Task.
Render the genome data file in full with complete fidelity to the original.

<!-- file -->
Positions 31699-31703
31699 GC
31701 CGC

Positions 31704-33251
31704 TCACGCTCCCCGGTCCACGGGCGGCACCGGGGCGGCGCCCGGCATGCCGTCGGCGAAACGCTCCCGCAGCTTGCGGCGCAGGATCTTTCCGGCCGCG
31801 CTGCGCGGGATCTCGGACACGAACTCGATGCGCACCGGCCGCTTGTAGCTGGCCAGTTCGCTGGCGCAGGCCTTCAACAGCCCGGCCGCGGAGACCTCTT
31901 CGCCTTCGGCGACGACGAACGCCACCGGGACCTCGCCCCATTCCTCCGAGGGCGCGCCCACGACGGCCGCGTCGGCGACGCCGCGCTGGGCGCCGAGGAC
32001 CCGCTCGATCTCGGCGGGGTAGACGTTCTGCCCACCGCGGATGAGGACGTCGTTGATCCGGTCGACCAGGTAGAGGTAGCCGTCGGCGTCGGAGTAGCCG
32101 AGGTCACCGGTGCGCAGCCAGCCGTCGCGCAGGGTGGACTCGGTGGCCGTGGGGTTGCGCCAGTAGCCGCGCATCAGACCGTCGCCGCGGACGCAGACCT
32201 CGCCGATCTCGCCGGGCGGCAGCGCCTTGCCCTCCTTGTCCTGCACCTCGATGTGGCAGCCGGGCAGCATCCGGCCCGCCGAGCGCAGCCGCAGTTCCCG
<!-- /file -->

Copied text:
Positions 31699-31703
31699 GC
31701 CGC

Positions 31704-33251
31704 TCACGCTCCCCGGTCCACGGGCGGCACCGGGGCGGCGCCCGGCATGCCGTCGGCGAAACGCTCCCGCAGCTTGCGGCGCAGGATCTTTCCGGCCGCG
31801 CTGCGCGGGATCTCGGACACGAACTCGATGCGCACCGGCCGCTTGTAGCTGGCCAGTTCGCTGGCGCAGGCCTTCAACAGCCCGGCCGCGGAGACCTCTT
31901 CGCCTTCGGCGACGACGAACGCCACCGGGACCTCGCCCCATTCCTCCGAGGGCGCGCCCACGACGGCCGCGTCGGCGACGCCGCGCTGGGCGCCGAGGAC
32001 CCGCTCGATCTCGGCGGGGTAGACGTTCTGCCCACCGCGGATGAGGACGTCGTTGATCCGGTCGACCAGGTAGAGGTAGCCGTCGGCGTCGGAGTAGCCG
32101 AGGTCACCGGTGCGCAGCCAGCCGTCGCGCAGGGTGGACTCGGTGGCCGTGGGGTTGCGCCAGTAGCCGCGCATCAGACCGTCGCCGCGGACGCAGACCT
32201 CGCCGATCTCGCCGGGCGGCAGCGCCTTGCCCTCCTTGTCCTGCACCTCGATGTGGCAGCCGGGCAGCATCCGGCCCGCCGAGCGCAGCCGCAGTTCCCG